Translational Rheumatology

We are a mixed team of pre-clinical and clinical researchers performing translational research of autoimmune diseases, with a special focus on rheumatoid arthritis (RA). We are investigating the early phases of RA development using a large spectrum of molecular techniques and with direct access to national registers and clinical samples.

Team description

We are aiming to understand how genes, environment and life style factors interact and contribute to development of autoimmunity outside the joints (such as at mucosal sites and the immune system) that only in a second stage leads to chronic joint inflammation and tissue destruction. We want to understand why and when the disease actually starts. Rheumatologists are today focusing on diagnosis and

treatment of relatively late stages of the disease, when chronic inflammation has already developed.  We want to change this so we can interfere much more earlier during disease development. RA is the only autoimmune disease where different stages of disease development (from autoimmunity generation to disease onset) are well characterized. This gives unique possibilities to test different strategies for disease prevention.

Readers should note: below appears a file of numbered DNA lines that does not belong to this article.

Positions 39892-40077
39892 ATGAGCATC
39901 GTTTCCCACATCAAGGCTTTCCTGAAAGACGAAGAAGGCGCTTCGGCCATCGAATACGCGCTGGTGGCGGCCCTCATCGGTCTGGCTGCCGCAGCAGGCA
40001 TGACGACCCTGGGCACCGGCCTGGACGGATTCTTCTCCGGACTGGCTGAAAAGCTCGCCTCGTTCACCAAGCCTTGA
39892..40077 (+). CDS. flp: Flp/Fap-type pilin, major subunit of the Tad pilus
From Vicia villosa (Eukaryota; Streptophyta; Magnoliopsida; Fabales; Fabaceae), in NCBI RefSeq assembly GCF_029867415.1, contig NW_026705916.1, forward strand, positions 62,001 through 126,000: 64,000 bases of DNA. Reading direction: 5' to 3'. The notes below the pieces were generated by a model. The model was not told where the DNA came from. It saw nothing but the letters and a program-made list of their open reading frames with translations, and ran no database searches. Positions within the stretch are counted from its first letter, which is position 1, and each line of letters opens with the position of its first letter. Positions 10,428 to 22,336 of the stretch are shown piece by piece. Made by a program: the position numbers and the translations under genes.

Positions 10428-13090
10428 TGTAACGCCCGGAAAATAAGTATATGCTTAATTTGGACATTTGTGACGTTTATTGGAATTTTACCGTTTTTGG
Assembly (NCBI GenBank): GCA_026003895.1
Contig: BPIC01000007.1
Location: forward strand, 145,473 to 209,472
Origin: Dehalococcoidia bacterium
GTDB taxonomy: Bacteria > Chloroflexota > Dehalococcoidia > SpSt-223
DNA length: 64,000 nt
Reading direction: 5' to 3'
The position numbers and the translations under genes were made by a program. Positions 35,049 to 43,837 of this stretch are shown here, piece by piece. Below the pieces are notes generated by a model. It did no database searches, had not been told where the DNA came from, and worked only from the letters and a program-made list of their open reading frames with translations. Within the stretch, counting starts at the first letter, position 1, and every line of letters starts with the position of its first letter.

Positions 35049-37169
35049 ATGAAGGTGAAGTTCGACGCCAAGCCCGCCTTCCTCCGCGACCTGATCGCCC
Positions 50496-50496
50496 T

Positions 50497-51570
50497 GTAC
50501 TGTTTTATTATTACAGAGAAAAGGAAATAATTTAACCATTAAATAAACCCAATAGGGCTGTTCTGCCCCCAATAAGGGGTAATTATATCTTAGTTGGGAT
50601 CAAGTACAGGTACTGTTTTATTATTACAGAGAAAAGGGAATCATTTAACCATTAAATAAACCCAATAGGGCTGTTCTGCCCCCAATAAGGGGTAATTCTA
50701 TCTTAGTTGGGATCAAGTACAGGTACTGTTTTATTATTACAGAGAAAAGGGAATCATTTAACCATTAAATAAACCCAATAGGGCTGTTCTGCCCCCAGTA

Recent results in our group have largely contribute to a new hypothesis for RA development. According to this hypothesis, RA starts with break of tolerance at mucosal sites, especially in the respiratory mucosa. Airborne pollutants such as smoking induce local modifications of proteins by so called citrullination which leads to immune activation and antibody production, the so-called antibodies against citrullinated proteins (ACPA). These reactions mature over time and gradually induce pain and joint inflammation. Our current work hypothesis is that ACPA are responsible for this gradual development. We have shown that osteoclasts are dependent on citrullination (the same process taking place in smoke-exposed respiratory mucosa) for their physiological development and express citrullinated proteins on their cell surface. As such ACPA can bind to osteoclasts with osteoclast activation and release of Interleukin (IL)-8. This leads in turn to bone loss, pain and subclinical inflammation.  We are currently developing our work hypothesis by testing the effects of a broad spectrum of patient-derived ACPAs in cell and animal models. We have also taken the first step towards clinical studies by initiating a double-blind placebo-controlled study using an osteoclasts-blocking agent to treat pain and prevent arthritis development in individuals bearing ACPA and having a risk to develop RA.

Our work will contribute to:

(1). Detailed knowledge on the mechanisms responsible for disease progression that can result in new therapeutic strategies,

(2). Improved identification of individuals at risk for developing RA and discovery of biomarkers for disease progression that are essential for therapy selection with right drug and at the right timepoint,